In both these cases, the composers have written music which may or may not have great merit and which I may or may not have enjoyed on its own terms, but have undermined that by trying to verbalise their intentions.  Whatever happened to the old dictum of composers; once the music is in the public domain, you no longer have any control over it?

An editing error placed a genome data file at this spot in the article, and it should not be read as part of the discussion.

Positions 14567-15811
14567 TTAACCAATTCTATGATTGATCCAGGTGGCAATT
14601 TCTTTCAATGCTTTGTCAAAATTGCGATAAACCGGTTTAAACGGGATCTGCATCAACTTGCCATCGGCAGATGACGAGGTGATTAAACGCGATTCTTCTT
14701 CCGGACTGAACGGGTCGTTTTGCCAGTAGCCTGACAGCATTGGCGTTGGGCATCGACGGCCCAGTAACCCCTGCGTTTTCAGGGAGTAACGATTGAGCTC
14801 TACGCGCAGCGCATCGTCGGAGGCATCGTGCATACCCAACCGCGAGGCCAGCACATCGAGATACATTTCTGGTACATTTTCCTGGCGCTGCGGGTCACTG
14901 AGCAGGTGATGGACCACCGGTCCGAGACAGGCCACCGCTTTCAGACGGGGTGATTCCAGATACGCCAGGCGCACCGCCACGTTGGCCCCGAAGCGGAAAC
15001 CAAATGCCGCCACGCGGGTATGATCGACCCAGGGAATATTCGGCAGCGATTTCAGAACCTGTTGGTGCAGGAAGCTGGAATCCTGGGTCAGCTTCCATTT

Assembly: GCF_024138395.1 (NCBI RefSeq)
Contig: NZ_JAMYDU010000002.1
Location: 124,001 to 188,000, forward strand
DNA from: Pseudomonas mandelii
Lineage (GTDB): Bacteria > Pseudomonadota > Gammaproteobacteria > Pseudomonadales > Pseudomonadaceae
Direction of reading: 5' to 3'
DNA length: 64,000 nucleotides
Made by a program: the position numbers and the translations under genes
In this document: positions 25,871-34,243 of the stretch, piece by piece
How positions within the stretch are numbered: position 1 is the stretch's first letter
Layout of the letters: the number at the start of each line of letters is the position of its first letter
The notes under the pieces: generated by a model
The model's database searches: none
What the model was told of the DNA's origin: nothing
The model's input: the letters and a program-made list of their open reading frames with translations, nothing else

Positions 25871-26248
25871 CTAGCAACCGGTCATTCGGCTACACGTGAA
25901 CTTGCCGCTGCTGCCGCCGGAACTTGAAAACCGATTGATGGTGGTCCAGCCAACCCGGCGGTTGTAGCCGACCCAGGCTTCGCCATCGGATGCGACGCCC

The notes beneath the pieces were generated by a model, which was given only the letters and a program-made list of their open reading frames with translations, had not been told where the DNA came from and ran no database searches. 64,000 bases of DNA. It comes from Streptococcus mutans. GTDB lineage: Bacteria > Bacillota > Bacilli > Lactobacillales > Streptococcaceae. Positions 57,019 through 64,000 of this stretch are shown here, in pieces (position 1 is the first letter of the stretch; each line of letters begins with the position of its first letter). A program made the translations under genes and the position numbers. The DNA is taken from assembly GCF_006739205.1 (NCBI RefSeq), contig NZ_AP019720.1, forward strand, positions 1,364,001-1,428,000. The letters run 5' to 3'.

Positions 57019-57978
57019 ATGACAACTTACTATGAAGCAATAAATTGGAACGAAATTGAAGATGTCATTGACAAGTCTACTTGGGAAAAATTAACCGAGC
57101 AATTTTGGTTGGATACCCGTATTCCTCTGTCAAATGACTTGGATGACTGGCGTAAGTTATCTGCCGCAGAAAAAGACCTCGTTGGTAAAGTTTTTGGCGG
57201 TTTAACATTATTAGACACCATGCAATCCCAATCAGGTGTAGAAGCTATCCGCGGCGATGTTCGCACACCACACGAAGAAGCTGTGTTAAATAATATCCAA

I raised this very point with my composer dining-companion and found that this was by no means an accepted dictum among today’s composers.  Surely, I was told, the composer knows better than anyone else what the music is all about.  Yes, that is true at the creative stage, but once it is in the hands of the performers and the ears of the listeners, it takes on a life of its own.  E T A Hoffmann told us that Beethoven’s Fifth Symphony was all about fate; Beethoven told us that it was all about the singing of birds.  Most of us accept Hoffmann’s interpretation and dismiss Beethoven’s.  And were we to accept Beethoven at his word, and accept no other interpretation of that famous four note motiv, I am not sure the Fifth Symphony would have gone on to achieve such immense popularity.  Composers have to learn to let go and let us interpret and respond to their music on our own personal terms.  They have given us the raw material to which we attach our own personal and emotional baggage; many might suggest that this is the very purpose of music today.